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What's causing my sudden headaches?
February 17, 2011 8:14 AM   Subscribe

YANAD - What could be the cause of a recurring headache on the back of my head?

I have a headache that seems to be sudden onset and then in maybe a bit of time it is suddenly gone - I will just notice - oh its gone.

I thought it was due to bending my neck to look down and to the left at my ipad sitting on the shelf of my treadmill. I was doing this for maybe 30-45 min a day for a few weeks. However, I have not done it in a week and still get these pop-up headaches.

I have a history of sinus issues, but this is the back of my head - can you even have a sinus related headache that hits there?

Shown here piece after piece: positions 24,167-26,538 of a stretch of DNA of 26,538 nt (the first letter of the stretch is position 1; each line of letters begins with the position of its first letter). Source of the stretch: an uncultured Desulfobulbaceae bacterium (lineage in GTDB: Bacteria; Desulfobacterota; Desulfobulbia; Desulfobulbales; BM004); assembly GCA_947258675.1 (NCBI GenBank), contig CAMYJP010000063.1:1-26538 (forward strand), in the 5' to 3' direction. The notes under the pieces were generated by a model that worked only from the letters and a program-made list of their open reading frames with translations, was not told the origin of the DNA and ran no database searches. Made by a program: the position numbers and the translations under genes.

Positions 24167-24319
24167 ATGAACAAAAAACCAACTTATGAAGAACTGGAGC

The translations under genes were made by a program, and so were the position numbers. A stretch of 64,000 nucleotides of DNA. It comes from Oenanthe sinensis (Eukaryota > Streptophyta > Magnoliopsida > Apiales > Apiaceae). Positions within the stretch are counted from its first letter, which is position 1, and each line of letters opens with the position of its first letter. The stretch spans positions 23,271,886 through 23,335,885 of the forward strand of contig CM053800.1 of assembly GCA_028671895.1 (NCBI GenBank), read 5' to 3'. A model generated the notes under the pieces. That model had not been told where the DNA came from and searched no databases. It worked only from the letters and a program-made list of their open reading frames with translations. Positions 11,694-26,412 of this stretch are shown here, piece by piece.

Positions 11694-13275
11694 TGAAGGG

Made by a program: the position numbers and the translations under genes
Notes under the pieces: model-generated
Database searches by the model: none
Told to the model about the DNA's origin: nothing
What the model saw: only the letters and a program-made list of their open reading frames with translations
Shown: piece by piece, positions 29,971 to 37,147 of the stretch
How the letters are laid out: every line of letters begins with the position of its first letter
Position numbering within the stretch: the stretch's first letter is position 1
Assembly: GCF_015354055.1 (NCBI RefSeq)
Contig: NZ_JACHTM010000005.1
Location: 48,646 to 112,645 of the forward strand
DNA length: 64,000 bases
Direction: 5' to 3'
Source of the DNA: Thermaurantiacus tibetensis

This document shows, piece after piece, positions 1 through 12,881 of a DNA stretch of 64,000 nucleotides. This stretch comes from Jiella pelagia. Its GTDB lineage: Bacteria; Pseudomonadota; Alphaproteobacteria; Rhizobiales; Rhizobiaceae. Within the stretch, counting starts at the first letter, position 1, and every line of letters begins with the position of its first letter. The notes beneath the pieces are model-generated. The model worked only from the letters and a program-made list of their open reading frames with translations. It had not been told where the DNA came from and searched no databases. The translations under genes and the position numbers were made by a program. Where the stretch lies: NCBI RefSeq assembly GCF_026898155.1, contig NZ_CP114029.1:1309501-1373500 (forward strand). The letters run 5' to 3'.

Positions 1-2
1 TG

It's been going on maybe a month or a month and a half. I don't seem to be super tired, have any other issues such as blurred vision or illness.

Over the last year or so I occasionally have gotten really dizzy and felt like I was going to pass out, but thats been maybe twice. I have been on a few new medications this year so that is likely the cause of that.

I went to the doctor recently and they basically said take advil or tylenol. But now its a month later and I still have the issue. Should I go back? Or wait another month.

I do spend most of my day looking at a computer screen, for what its worth. I am probably also under increasing stress.
posted by IzzeYum to Health & Fitness (12 answers total)
 
It could be anything, including an easily treated neck and back posture problem. You should probably get a referral to a neurologist.

You might also like this book. My physical therapist had me buy Treat Your Own Neck by Robin McKenzie.